cultivate an attractive appearance. 1.

CONSTRUCTIVE CRITICISMS

Observe and write on slips

of paper any points of appearance that can be im­ proved on by any of the students. explain how these can be corrected. should be anonymous.

On the same slips These slips

The teacher should collect

all slips and read them aloud.

2.

HOMEWORK*

Give yourself a mirror test.

Stand in

front of a full-length mirror to see whether you have that wprofessional look1*. suit you?

Do your colors

Are the seams of your hose straight?

Are your shoes shined?

Is your skirt hem uneven?

Do your clothes fit you?

Check these and other

points to see if you could pass the close scrutiny of a prospective employer* 3,

OBSERVATION*

Go to local offices and see how the

average office worker dresses.

On slips of paper

note any points of defect as regards type of cloth­ ing worn, color harmony, and other points as mentioned in the chapter.

On slips note the type

of business and how you would improve these appear­ ance detractions.

Each student should visit at

least one office* D.

EVALUATION?

Samples of some types of check-ups which

may be applied to appearance* 1.

TRUE-FALSEs

Place an X in the correct space for

true or false. T F a. ( )( ) A gaudily colored accessory will add to your appearance. b.

( )( ) You should bathe at least once a week.

c.

( )( ) It Is better for you to use a deodorant

than water. BEST ANSWERS

Place the number of the correct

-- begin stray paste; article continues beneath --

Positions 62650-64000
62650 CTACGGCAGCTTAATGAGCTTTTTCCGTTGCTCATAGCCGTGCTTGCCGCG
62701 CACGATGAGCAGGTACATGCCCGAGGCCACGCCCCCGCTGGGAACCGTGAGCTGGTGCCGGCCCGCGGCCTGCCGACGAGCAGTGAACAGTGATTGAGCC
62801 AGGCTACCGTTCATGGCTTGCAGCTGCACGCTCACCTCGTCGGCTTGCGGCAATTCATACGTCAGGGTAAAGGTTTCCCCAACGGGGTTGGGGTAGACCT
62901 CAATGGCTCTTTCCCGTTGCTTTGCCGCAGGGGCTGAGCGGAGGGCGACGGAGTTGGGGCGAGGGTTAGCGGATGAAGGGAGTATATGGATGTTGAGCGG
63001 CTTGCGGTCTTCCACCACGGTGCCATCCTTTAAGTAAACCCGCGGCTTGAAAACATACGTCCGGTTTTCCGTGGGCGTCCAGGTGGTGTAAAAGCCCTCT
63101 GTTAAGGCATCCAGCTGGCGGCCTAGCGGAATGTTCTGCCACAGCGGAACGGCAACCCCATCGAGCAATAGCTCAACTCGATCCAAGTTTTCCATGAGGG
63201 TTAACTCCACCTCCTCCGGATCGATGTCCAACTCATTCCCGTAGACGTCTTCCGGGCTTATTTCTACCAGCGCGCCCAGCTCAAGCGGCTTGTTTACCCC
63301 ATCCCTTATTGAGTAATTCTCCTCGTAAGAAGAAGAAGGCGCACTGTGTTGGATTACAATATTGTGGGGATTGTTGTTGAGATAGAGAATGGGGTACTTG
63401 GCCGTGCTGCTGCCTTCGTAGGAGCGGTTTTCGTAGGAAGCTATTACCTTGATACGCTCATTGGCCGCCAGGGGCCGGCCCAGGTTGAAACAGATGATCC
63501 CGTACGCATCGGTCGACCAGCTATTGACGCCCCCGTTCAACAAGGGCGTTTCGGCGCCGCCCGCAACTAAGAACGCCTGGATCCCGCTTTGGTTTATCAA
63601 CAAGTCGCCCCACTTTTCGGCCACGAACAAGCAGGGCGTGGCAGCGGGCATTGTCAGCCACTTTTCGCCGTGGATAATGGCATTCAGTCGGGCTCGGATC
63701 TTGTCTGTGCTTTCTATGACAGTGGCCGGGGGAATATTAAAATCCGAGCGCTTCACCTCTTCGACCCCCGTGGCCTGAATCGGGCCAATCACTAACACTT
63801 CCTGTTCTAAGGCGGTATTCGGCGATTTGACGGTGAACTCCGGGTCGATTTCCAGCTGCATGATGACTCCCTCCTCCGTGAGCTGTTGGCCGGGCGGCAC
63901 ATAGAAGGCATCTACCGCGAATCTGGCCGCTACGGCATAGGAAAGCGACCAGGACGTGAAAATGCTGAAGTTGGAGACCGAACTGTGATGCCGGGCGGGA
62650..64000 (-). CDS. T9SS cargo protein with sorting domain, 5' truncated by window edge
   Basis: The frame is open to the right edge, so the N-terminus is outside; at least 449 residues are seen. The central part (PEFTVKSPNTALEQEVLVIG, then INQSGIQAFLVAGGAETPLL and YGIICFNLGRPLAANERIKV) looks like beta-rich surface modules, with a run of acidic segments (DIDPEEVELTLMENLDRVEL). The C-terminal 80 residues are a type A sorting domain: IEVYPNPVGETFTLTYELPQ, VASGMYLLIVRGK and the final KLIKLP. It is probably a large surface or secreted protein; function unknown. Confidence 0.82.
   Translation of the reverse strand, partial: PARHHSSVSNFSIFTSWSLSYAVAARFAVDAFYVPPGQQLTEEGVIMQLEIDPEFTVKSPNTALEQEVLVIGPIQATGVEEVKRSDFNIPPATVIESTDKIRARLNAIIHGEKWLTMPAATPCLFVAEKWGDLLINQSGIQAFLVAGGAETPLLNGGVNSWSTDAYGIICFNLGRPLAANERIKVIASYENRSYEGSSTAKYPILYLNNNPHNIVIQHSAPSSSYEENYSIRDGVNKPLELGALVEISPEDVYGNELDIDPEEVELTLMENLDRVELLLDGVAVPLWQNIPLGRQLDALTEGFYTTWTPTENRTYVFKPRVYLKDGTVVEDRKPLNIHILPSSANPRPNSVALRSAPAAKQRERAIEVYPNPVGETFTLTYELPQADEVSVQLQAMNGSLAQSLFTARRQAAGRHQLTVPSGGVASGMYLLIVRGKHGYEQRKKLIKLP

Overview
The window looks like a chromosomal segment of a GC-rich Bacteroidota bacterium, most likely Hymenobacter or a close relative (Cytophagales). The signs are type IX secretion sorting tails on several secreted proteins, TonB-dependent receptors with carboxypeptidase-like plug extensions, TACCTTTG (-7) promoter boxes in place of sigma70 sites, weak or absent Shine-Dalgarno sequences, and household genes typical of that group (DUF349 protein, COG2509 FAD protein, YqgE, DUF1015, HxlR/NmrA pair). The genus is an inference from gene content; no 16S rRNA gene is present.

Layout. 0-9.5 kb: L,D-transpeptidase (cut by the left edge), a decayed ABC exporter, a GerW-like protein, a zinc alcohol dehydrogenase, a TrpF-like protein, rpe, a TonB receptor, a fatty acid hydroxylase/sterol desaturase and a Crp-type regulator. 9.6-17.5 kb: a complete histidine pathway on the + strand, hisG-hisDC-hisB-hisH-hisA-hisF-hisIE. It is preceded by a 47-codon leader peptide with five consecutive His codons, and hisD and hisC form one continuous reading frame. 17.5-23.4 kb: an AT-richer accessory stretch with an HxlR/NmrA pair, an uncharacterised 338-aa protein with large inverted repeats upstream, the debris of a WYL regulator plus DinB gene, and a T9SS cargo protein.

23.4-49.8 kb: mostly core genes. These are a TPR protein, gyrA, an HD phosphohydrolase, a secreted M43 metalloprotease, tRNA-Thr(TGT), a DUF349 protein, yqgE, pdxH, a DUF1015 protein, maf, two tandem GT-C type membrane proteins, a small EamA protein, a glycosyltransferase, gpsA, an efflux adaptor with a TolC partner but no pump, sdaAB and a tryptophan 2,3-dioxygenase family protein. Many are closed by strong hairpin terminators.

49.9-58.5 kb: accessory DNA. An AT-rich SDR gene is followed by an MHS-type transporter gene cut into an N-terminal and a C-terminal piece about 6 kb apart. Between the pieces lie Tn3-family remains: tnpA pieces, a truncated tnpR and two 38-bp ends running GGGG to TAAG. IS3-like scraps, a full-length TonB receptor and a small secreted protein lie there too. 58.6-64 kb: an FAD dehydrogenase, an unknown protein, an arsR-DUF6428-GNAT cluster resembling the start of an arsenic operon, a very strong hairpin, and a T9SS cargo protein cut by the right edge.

answer in the parenthesis, a.( )

The item that is wrong in this list iss (l)

Blue suit,

(2) Maroon tie,

shirt, (4) Black shoes, b,( )

(5) Maroon socks,

To keep your body in tip top shape you should; (1) Bathe dally, teeth twice dally, nails, (5)

e.( )

(3) Brown

(4)

(3)

(2)

Brush your

Glean your finger­

Wash your hands frequently.

Do all of these,

Of the following practices the one that is right iss

(1)

in your dress.

Always be "sporty"

(2)

Wear clothes that

are a little large so you can grow into them. (4)

(3)

Be sure your colors harmonize.

None of these,

RATING SCALE;

Place X in each space for Ttfiieh

you qualify. a. (

Hair well arranged.

b.(

Face clear of pimples and blackheads.

e.(

Teeth brushed.

d. (

Ears and nose clean.

e.(

Clothes well-fit, clean, and pressed.

(

Total.

CHAPTER 2*

PERSONALITY

HOW TO IMPROVE YOUR CHARACTER TRAITS A,

MOTIVATIONS

Values that you will receive from using

your personality effectively* 1.

FRIENDSHIP OF OTHERS*

Using your personality to the

fullest extent will result in accumulation of many friends and admirers* 2,

BETTER HEALTH*

Practicing good mental and physical

habits will ensure more enjoyable living* 3*